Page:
In April, a glass case in Berlin upset and polarized the Jewish world. An exhibit at the Jewish Museum, entitled “The Whole Truth… Everything You Always Wanted To Know About Jews,” included an installation consisting of a half-open glass case with the question “Are there still Jews in Germany?“ printed on it.
On a bench inside it, Jewish volunteers would sit for two hours most days and answer questions posed by visitors. The exhibit — aimed at discussing clichés, prejudices and unanswered questions about Judaism in Germany, where no more than 0.25% of the population is Jewish — was criticized by some as degrading and likened to a “circus sideshow.”
But this was hardly the only cultural happening relevant to the Jewish population in Berlin this year. The German capital commemorated the 80th anniversary of the National Socialists’ seizure of power in 1933, the 75th anniversary of the November pogroms, and the end of World War II in 1945 with a yearlong array of approximately 900 events, subsumed under the title “Diversity Destroyed. Berlin 1933 – 1938 – 1945. A City Remembers.”
The Jewish Museum was one of 170 partners in the initiative, which was organized by the state-run organization Kulturprojekte Berlin and funded by the Cultural Capital Fund, the German Lottery Foundations Berlin and private sponsors. (The “Jew in a Box” exhibit was not part of the official program.) Two other, less controversial shows were: “Bambi and the Theory of Relativity: Books on the Nazi Pyre” and “Ton in Ton: Jewish Ceramicists from Germany after 1933,” which runs until next February 9.
The yearlong project featured exhibitions, readings, guided tours and other initiatives aimed at commemorating and rediscovering the cultural and political diversity of Berlin that was rapidly and brutally destroyed after January 30, 1933. Several sites that played an important role during the Nazi reign, such as a school for Gestapo and SS officials in Berlin’s Charlottenburg neighborhood, received their first commemorative plaques this year. Other initiatives included the cleaning of the 5,000 Stolpersteine, small golden stones on the sidewalks with the names of murdered former inhabitants, and a presentation of student videos about diversity, projected onto the Brandenburg Gate on November 10 — almost exactly 75 years after ‘Kristallnacht’ on November 9, 1938.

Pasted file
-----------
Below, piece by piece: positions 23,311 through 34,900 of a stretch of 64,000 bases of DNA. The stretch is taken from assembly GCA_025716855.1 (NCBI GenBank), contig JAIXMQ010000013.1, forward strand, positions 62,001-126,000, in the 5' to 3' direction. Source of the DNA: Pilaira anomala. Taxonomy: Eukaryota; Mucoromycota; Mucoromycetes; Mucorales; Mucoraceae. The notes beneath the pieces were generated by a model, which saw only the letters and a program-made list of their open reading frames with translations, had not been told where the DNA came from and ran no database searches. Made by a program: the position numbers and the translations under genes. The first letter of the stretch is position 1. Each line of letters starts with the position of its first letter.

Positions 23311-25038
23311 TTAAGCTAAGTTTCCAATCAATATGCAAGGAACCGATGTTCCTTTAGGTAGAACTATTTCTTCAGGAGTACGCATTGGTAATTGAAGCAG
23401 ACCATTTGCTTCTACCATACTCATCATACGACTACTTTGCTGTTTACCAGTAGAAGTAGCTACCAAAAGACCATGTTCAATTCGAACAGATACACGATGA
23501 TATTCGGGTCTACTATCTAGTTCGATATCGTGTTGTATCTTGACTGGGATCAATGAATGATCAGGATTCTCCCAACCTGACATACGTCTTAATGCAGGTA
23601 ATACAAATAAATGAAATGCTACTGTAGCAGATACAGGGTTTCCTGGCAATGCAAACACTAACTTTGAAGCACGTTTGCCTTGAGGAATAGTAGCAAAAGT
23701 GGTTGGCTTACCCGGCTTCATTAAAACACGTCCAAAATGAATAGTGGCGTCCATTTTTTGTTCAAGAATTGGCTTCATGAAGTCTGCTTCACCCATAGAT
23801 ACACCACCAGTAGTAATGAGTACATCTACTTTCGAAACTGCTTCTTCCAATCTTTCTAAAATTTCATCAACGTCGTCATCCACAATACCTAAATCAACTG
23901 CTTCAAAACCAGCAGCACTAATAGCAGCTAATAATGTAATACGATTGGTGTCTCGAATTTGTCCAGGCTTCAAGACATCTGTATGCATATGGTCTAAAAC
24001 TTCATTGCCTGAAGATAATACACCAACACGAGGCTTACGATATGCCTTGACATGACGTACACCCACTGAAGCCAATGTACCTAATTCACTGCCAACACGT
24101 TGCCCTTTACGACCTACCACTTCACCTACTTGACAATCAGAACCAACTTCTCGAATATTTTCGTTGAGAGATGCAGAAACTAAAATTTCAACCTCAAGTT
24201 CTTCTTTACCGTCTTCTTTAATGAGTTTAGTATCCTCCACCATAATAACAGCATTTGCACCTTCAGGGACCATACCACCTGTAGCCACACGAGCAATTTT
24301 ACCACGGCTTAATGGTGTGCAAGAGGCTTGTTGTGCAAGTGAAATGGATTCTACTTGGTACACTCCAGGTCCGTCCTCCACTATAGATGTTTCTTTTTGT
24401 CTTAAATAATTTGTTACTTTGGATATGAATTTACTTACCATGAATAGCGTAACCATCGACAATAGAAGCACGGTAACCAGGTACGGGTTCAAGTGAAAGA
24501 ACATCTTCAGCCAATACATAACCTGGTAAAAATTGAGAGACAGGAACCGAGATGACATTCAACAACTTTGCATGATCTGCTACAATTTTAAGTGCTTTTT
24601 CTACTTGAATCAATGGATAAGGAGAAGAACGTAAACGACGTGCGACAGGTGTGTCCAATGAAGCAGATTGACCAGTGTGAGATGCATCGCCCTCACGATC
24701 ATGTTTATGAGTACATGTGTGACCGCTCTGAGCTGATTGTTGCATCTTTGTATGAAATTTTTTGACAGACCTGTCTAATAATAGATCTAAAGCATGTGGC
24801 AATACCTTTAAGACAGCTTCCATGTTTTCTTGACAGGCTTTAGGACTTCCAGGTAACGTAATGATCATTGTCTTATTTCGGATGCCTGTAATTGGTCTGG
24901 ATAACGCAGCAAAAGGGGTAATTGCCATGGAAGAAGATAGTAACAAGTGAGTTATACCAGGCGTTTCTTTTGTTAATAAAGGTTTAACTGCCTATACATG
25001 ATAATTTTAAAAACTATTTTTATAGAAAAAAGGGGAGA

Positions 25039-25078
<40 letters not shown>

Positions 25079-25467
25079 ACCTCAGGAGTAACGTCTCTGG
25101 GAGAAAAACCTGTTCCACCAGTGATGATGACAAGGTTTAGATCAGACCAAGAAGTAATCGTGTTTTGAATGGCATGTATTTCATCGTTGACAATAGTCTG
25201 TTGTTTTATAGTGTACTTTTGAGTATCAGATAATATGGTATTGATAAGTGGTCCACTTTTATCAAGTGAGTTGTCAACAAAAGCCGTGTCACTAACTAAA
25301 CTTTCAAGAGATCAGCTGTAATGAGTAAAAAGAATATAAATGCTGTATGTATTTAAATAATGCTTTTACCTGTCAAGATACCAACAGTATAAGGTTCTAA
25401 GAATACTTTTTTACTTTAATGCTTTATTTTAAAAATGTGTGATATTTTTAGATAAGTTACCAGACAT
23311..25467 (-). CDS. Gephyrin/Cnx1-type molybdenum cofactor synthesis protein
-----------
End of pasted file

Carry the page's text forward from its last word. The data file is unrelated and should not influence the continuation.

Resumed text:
But the most moving moments of the initiative were found on the streets: Eleven locations across the city featured steles with over 200 portrait posters that displayed photographs and biographies of artists, scientists, writers, politicians and other people who were persecuted by the Nazis. They included Albert Einstein and Hannah Arendt, both of whom emigrated to the United States, as well as people of local influence, including Kurt Singer, the leader of the Nazi-sanctioned Jewish Cultural League, who perished in Theresienstadt in 1944. Not all of them were Jewish, and not all of them were deported or forced to flee the country. Some were forbidden to work, including Erich Kästner, author of numerous children’s books including “Lottie and Lisa,” the inspiration for the movie “The Parent Trap.” Others were temporarily incarcerated or driven to suicide.
Placed in such popular areas as the Kurfürstendamm shopping street or the Lustgarten, the open-air portrait exhibition easily puts unprepared visitors in a contemplative, perhaps even emotional mood. The texts are short, and written in factual and unsentimental language — but are nevertheless vivid and touching: Each personal story stands for countless untold ones. Their silent presence on Berlin’s busy streets continues to poignantly bear witness to the all-encompassing impact of the Nazi regime.
Anna Goldenberg is the Forward’s arts and culture intern. A native of Vienna, she has contributed to Die Zeit, among other publications.
Anna Goldenberg is the Forward’s culture fellow.